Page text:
As for longevity…who knows…The engine probably isn’t toast…but I’m sure it’s life has been drastically shortened. I suggest (although she sounds like the person who won’t listen)…change the oil (and filter) ever 2k miles with 100% synthetic oil…Replace one of the quarts of oil with one quart Rislone. Do this for the next 20k miles and that will clean out any build up sludge in the engine (SLOWLY).
If its just a friend, let her blow up her motor as she sees fit.
If its your gf, change her oil again after 1k miles, and then 3k from then on.
If there is sludge built up in the motor, your oil change might free up some of it as the new oil starts cleaning the engine a bit. This stuff might plug up the oil pick up screen in the oil pan, and potentially destroy the engine.
I remember visiting my sister on one trip to Canada, and checking her oil level.
The oil was as black as a diesel engine oil gets, but it was a Buick Century.
I started to ask her how long it had been since her last oil change, and stopped mid sentence, ending with “I don’t think I really want to know the answer to that question, after all.”
Within a year, that car was dead, and she took my mom’s 90 Lumina.
Within a year, that one was dead.
She then took my dad’s Cavalier, and killed that one, in about a year, once again.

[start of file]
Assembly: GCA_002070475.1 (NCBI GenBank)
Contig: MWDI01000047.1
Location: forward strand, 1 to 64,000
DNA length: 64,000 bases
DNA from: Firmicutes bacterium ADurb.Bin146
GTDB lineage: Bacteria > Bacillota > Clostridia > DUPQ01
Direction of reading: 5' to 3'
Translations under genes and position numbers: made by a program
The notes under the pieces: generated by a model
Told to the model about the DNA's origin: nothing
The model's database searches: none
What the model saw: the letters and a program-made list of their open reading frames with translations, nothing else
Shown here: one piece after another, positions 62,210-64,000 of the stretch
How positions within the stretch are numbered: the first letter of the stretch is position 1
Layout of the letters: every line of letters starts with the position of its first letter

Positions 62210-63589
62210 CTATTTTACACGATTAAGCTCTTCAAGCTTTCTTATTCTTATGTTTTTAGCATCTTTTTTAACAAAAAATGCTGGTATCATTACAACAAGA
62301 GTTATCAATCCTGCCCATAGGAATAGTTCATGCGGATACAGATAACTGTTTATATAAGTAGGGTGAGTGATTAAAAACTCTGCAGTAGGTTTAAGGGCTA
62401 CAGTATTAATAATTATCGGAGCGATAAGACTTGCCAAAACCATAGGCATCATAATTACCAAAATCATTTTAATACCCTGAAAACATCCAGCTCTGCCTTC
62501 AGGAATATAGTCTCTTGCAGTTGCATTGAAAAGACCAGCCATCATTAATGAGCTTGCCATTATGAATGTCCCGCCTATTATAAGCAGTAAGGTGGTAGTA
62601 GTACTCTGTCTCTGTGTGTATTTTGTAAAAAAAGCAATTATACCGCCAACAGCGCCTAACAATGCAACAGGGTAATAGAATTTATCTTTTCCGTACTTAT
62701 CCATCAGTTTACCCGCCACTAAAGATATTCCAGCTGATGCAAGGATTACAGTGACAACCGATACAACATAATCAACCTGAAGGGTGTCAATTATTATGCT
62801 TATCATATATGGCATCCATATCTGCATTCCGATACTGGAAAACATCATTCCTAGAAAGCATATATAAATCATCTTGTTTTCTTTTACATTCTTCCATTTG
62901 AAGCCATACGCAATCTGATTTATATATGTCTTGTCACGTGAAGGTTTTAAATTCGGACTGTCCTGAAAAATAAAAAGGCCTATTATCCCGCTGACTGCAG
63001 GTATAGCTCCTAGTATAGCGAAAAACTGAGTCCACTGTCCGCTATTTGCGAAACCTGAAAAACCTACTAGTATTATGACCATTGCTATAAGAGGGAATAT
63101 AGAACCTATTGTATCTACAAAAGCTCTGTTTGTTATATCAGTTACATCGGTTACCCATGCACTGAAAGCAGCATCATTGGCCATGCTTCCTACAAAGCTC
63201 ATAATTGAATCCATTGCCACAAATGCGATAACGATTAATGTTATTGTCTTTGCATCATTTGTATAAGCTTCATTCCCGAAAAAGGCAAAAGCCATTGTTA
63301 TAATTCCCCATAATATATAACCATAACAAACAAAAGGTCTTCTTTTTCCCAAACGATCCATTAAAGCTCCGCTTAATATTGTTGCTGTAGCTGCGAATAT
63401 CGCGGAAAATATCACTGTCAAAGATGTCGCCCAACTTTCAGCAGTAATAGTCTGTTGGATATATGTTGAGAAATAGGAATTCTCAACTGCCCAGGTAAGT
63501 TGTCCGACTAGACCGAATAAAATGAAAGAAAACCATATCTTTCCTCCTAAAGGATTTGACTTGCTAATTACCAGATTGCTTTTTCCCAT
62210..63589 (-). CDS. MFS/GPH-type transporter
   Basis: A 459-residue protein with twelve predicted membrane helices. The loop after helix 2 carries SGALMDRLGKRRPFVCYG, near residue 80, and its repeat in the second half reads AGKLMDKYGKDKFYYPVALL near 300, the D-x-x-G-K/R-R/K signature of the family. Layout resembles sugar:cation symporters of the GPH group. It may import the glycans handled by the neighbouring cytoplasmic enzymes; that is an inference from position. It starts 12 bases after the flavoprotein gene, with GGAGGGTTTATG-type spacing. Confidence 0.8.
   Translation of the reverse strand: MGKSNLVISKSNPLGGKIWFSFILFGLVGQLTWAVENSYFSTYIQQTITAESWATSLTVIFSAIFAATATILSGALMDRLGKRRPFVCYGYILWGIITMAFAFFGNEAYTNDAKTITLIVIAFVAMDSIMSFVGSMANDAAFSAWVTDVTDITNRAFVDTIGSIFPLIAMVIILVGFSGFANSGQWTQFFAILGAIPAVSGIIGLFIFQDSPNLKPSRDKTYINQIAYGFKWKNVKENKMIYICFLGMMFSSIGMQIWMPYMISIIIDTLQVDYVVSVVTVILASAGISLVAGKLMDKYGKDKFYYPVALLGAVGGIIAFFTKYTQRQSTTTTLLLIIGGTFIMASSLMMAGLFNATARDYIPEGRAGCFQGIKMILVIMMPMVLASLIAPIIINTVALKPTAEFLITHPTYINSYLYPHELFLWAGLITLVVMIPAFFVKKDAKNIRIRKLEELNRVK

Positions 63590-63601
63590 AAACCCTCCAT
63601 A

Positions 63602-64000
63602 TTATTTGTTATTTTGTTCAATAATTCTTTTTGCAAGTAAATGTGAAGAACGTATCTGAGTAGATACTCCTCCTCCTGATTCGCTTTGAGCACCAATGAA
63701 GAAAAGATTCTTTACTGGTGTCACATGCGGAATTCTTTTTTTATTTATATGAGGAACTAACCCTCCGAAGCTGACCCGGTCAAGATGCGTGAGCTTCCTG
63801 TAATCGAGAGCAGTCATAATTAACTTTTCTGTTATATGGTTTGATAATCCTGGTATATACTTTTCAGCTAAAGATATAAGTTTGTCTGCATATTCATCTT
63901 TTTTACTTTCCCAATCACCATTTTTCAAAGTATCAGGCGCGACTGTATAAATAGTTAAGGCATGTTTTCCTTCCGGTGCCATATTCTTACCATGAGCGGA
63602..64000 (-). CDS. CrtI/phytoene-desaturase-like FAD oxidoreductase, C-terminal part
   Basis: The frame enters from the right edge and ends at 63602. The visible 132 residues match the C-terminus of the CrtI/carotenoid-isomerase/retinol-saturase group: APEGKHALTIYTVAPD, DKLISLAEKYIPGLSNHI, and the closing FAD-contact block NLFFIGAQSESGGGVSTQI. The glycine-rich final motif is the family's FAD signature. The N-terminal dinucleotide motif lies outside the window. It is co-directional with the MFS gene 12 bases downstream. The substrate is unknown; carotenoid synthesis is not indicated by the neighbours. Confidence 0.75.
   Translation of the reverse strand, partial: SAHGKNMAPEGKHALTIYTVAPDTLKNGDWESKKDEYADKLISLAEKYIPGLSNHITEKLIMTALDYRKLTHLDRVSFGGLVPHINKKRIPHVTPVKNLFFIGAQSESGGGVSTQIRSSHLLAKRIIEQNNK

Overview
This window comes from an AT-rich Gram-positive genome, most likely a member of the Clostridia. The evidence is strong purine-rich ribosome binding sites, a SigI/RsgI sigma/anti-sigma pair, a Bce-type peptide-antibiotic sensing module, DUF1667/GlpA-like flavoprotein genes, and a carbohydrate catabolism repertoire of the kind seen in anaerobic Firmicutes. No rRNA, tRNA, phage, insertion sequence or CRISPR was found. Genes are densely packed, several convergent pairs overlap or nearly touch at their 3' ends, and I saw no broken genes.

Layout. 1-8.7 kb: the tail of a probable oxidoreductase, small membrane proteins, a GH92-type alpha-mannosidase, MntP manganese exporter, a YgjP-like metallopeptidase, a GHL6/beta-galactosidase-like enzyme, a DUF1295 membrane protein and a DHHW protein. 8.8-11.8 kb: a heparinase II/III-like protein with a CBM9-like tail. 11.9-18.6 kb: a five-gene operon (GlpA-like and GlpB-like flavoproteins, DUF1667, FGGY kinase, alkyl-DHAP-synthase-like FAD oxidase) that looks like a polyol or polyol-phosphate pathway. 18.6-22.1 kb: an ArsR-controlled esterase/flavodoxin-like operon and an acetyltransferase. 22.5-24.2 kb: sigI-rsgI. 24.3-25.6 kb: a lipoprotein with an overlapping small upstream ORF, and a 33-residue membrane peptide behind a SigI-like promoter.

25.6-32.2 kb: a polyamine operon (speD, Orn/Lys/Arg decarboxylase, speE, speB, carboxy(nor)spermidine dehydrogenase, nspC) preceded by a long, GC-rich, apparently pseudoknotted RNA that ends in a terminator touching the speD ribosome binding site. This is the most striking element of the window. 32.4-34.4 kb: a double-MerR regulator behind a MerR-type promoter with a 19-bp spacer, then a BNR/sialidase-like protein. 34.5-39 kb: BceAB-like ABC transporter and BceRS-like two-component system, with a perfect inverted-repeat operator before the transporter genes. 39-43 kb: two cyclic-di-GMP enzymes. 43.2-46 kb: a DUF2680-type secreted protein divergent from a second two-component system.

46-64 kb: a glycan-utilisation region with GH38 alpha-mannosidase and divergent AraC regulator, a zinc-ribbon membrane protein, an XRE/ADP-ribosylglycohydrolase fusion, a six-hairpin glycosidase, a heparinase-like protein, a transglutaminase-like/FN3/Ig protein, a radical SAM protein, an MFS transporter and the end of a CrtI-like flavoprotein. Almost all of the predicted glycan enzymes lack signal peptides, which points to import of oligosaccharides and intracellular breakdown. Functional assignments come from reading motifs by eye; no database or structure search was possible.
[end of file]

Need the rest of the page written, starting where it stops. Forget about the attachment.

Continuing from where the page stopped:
She then bought a new Ford Escape.
I feel sorry for that car.
I’m not quite joking when I say it takes about an hour after the oil pressure light comes on or two minutes after it burns out. Of course, if it isn’t on, it’s probably broken.
There is no specific time, but once the oil level gets below a quart and a half, anything can happen in little time.
There’s no effective way to remove sludge from an engine unless the engine is disassembled and the sludge is chemically removed using harsh solvents and scrubbing.
Does the sludge look something like this? http://www.tegger.com/hondafaq/sludge/cleaning_sludge.html
OMG No. I think I’m going to be sick… That link should be rated NC-17…
Thank God the injectors fouled and she had to take it in before it got that bad…